Continue your learning by adding a new aircraft to your logbook, or get current with a CFI during AOPA Aviation Summit.
The following flight opportunities are offered at Jacqueline Cochran Regional Airport (TRM):
The Parade of Planes returns to AOPA Summit this year in Palm Springs, California, October 11 through 13. It’s not every day a pilot can help provide guidance for an aircraft taxiing around trees, light posts, and mailboxes down a street. Volunteers can register now to help anytime October 9 through 14. In addition to the Parade of Planes, we need volunteers to park aircraft, provide information, and direct ground transportation. Join us and you’ll receive a one-day pass (a $55 value) for Summit. Visit the website for information.
World Aircraft Company (WAC) of Paris, Tennessee, near the Kentucky border, has introduced the Vision Light Sport aircraft model. It features huge windows and large doors originally designed for the law enforcement world. It costs $112,995 ready to fly, or $42,295 as a painted kit that can be assembled in days. Windows will require riveting.
Vision is built on the Spirit airframe that the company introduced at Oshkosh last year. The instrument panel was reduced in size, and glass extended down the sides of the cabin so pilots could look forward and down. Baggage compartment windows were wrapped around the airframe for rearward and downward viewing. Vision is claimed to have “helicopter-like” visibility, a term also used by a competing manufacturer, Aerotrek.
The larger doors plus a folding control stick, aimed at older pilots, make entry and exit easier. The seat moves rearward seven inches to allow pilots to swing their feet in without bending their knees. Next up: a new low-wing model from WAC.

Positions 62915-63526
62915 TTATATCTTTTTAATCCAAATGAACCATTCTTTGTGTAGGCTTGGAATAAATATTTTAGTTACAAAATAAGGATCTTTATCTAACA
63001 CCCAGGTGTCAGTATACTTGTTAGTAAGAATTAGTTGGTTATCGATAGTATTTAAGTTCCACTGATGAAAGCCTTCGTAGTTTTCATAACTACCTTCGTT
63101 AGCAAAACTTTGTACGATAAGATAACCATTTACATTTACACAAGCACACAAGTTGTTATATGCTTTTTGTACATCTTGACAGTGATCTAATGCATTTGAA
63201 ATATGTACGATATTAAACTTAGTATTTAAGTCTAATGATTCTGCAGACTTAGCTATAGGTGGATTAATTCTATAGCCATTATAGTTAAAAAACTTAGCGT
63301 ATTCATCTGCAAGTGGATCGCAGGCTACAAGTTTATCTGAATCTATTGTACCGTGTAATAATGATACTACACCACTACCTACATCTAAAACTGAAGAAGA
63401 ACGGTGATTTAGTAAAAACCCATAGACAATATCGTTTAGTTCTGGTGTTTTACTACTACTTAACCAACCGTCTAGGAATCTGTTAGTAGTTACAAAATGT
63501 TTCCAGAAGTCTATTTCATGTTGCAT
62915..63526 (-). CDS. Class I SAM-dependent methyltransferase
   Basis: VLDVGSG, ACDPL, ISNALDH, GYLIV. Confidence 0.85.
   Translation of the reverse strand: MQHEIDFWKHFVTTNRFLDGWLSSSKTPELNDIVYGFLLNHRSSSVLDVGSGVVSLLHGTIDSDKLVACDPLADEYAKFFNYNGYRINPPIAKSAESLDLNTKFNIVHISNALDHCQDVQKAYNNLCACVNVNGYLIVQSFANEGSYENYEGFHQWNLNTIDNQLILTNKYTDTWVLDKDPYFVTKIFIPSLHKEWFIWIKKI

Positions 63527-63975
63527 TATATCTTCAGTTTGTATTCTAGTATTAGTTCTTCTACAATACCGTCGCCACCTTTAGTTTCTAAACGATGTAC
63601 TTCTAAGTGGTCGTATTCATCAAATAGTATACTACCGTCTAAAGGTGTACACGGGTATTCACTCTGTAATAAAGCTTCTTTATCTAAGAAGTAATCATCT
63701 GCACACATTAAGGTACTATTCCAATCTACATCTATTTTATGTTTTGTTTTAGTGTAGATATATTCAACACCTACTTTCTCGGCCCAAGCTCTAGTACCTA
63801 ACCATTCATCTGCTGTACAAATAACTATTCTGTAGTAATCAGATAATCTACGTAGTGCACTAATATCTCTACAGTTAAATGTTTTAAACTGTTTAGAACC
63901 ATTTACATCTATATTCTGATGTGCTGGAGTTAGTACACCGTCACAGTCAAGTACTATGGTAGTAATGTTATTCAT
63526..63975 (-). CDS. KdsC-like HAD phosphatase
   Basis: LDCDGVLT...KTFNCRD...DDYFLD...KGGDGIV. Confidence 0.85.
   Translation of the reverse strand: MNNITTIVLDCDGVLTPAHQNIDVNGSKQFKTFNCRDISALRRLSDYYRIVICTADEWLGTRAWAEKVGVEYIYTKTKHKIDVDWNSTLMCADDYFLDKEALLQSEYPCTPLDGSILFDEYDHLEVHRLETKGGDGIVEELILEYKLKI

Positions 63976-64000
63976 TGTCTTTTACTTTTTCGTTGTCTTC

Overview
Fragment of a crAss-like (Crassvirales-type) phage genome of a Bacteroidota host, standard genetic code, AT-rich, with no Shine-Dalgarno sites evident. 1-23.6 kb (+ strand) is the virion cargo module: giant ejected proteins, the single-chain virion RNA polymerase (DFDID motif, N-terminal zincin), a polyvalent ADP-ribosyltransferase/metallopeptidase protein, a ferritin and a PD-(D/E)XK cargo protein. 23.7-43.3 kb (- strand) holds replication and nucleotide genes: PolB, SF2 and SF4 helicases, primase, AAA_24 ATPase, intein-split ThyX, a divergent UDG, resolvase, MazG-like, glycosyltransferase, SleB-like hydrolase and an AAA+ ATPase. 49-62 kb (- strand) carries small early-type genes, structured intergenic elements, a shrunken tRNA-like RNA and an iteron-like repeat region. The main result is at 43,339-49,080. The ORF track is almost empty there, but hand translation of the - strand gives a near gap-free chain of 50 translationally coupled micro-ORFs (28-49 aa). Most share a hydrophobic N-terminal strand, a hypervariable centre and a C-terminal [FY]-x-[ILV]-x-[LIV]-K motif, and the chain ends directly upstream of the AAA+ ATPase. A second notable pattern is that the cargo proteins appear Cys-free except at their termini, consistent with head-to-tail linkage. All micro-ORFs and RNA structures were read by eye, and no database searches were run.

There are only three Zeppelin NT (new technology) behemoths flying in the world, and women fly two of them. One is in Germany, while Andrea Deyling just completed six months of training in the United States. Her new ride, the Zeppelin Eureka, is longer at 246 feet than a Boeing 747 fuselage. That’s as long as six giant squid laid end to end (that comparison was the company’s idea).
Deyling is the second woman in the world to achieve the qualification. Katharine Board captains a similar Zeppelin in Germany.
Deyling is not just a Zeppelin NT pilot, she’s a Zeppelin NT check pilot and can train others. There are only 22 pilots in the world qualified on the craft, which you can ride, by the way, in California through Airship Ventures.
Deyling has 2,500 hours in airships and once served as chief airship pilot at High Degree Operations. She flew a Navy blimp in support of the Coast Guard clean-up following the 2010 BP oil spill. Her enthusiasm for flight began at a high school aviation camp. Deyling is a fixed-wing pilot and flight instructor, as well as an accomplished sailor who has circled the globe on a square-rigged tall ship.
“A love of traveling and adventure drew me to airships, and I have yet to be disappointed in my choice,” Deyling said. “Piloting Eureka is an incredible experience and the next step in this adventure. I’m excited to be taking her to the skies.” —Alton K. Marsh
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AOPA and the American Bonanza Society have partnered to hold each group’s annual convention together with the goal to create more value for attendees. The American Bonanza Society annual convention will be held in conjunction with AOPA Aviation Summit in Palm Springs, California, October 11 through 13. “I’m excited ABS has partnered with AOPA Aviation Summit to deliver enhanced value to our attendees,” said AOPA President Craig Fuller. Visit the website for more information.